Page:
7.4 Classification of silting objects in Dynkin type A
Following [31], a quiver \(Q=(Q_0,Q_1)\) is called an \({\mathbb {A}}_t\)quiver if \(Q_0=t\), its underlying graph is a tree, and \(Q_1\) decomposes into a disjoint union \(Q_1 = Q_{\alpha } \cup Q_{\beta }\) such that at any vertex at most one arrow from \(Q_{\alpha }\) ends, at most one arrow from \(Q_{\alpha }\) starts, at most one arrow from \(Q_{\beta }\) ends and at most one arrow from \(Q_{\beta }\) starts. One should think of an \({\mathbb {A}}_t\)quiver as a ‘gentle tree quiver’, where gentle is used in the sense of gentle algebras.
By abuse of notation we identify the object \(T_Q {:}{=}\varphi _Q(Q_0)\) with the direct sum of the indecomposables lying at the corresponding coordinates. This map gives rise to the following classification result.
Theorem 7.12
([31], Section 4) The assignment \(Q \mapsto T_Q\) induces a bijection between isomorphism classes of \({\mathbb {A}}_t\)quivers and tilting objects T in \(\mathsf {D}^b({\mathbf {k}}A_t)\) satisfying the condition \(\min \{g(U) \mid U \text { is an indecomposable summand of } T\} =0\).
Note that in Dynkin type \(A_t\), the summands of any tilting object \(T=\bigoplus _{i=1}^t T_i\) can be reordered to give a strong, full exceptional sequence \(\{T_1,\ldots ,T_t\}\), see [31, Section 5.2]. We now have the following classification of silting objects in \(\mathsf {D}^b({\mathbf {k}}A_t)\).
Theorem 7.13
([31], Theorem 5.3) Let \(T=T_1\oplus \cdots \oplus T_t\) be a tilting object in \(\mathsf {D}^b({\mathbf {k}}A_t)\) whose summands form an exceptional collection. Let \(p: \{1,\ldots ,t\} \rightarrow {\mathbb {N}}\) be a weakly increasing function. Then \(\Sigma ^{p(1)} T_1\oplus \cdots \oplus \Sigma ^{p(t)} T_t\) is a silting object in \(\mathsf {D}^b({\mathbf {k}}A_t)\). Moreover, all silting objects of \(\mathsf {D}^b({\mathbf {k}}A_t)\) occur in this way.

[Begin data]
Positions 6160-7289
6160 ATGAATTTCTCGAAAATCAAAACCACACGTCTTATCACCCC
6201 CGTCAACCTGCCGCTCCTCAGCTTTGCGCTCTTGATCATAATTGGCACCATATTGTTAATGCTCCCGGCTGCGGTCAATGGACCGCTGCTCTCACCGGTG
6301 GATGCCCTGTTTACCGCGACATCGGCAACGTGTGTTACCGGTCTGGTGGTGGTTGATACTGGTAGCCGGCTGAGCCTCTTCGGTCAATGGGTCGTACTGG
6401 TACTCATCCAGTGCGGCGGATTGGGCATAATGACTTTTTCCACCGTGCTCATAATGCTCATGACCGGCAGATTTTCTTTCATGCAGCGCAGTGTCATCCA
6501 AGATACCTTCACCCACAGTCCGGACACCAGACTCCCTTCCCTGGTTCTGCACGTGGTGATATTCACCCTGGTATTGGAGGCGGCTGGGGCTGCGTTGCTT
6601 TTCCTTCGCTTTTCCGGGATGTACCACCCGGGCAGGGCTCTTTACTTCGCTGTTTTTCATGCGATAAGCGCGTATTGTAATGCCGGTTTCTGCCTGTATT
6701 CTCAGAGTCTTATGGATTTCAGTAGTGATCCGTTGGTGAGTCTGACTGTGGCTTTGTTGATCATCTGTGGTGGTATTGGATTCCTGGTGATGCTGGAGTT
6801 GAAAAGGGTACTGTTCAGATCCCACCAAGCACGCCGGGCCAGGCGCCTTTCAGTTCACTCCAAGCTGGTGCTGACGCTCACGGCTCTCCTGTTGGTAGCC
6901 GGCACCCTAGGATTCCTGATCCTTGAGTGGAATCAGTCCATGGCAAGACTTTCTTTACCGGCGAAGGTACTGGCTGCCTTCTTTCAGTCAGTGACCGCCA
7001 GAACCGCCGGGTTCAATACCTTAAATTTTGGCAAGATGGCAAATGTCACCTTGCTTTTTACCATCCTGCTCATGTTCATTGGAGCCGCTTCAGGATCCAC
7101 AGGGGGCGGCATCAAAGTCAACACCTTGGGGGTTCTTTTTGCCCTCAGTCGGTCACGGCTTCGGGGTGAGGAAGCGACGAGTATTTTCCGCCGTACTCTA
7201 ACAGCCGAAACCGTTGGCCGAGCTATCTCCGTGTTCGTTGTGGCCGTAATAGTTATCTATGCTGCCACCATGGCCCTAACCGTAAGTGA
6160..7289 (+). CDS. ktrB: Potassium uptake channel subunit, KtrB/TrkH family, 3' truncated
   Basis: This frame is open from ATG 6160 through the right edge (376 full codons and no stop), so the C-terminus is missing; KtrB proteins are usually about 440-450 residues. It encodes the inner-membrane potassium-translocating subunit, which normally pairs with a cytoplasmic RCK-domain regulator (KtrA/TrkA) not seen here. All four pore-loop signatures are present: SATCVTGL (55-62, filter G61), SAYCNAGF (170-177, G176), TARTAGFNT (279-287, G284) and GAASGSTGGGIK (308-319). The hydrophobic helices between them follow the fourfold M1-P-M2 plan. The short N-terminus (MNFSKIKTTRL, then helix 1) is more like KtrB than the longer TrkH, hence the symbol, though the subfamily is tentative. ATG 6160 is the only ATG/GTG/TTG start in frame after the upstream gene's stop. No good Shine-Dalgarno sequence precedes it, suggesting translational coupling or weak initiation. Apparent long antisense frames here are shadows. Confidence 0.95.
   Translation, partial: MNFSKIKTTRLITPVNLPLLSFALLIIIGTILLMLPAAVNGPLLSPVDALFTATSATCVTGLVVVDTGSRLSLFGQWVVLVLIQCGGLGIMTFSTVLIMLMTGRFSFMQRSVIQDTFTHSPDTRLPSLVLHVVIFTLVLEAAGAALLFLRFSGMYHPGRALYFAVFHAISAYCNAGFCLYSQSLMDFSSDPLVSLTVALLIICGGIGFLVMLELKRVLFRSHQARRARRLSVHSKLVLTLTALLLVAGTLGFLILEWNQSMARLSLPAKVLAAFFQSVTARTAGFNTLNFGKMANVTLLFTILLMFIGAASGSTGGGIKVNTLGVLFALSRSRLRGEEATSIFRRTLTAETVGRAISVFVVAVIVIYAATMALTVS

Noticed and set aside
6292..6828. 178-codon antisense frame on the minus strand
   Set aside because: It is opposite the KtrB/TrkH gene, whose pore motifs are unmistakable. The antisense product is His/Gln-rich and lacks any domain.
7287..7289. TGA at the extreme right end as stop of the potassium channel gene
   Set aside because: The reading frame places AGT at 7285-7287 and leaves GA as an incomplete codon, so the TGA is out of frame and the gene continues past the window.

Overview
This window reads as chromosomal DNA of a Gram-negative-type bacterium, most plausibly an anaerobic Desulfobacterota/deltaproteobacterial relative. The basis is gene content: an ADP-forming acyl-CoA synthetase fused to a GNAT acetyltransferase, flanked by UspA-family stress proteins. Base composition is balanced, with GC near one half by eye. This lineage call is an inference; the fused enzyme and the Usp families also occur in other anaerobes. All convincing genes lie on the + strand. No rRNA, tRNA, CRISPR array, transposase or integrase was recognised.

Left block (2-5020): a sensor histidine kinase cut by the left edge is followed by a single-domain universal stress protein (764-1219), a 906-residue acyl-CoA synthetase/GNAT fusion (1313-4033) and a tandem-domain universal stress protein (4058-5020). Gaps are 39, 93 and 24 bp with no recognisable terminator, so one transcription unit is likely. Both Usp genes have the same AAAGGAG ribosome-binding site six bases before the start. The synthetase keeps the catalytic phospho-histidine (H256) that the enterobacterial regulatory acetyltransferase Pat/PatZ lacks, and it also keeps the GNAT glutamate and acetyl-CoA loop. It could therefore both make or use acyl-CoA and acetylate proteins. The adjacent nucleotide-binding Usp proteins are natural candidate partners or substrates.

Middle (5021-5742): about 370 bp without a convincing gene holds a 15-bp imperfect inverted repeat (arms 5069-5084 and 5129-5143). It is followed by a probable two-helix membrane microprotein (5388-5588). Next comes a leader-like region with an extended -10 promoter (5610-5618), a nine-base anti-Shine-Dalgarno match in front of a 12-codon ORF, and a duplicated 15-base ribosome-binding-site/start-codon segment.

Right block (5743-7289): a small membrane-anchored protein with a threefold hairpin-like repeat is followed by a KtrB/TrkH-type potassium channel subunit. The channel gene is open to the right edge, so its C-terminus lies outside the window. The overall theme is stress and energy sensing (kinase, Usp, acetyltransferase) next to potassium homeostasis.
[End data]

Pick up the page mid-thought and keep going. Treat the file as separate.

The machinery above is slightly technical, so we give a quick example of the classification of tilting (and hence silting) objects in \(\mathsf {D}^b({\mathbf {k}}A_3)\).
Example 7.14
In each sketch the triangle depicts the standard heart for the quiver \(1 \longleftarrow 2 \longleftarrow 3\) whose indecomposable projectives have coordinates (0, 1), (0, 2), (0, 3). These are precisely the tilting objects having an indecomposable summand U with minimal \(g(U)=0\). In particular, these are precisely the exceptional sequences in \(\mathsf {D}^b({\mathbf {k}}A_3)\) containing one of P(i) for \(1 \le i \le 3\) as a least element.
7.5 Classification of silting objects for deriveddiscrete algebras
As this section is rather technical, the reader may find it helpful to refer to the detailed example, \(\Lambda (2,3,1)\) studied in Sect. 8 whilst reading this section.
We first start with some preliminary results regarding the indecomposability of the images of indecomposable objects under the map \(G_Z : \mathsf {Z}^\perp \rightarrow \mathsf {D}^b(\Lambda (r,n,m))\) from Definition 7.9, where \(\mathsf {Z}= \mathsf {thick}_{}(Z)\) for some fixed, arbitrary, indecomposable object \(Z \in \mathsf {ind}(\mathcal {Z})\).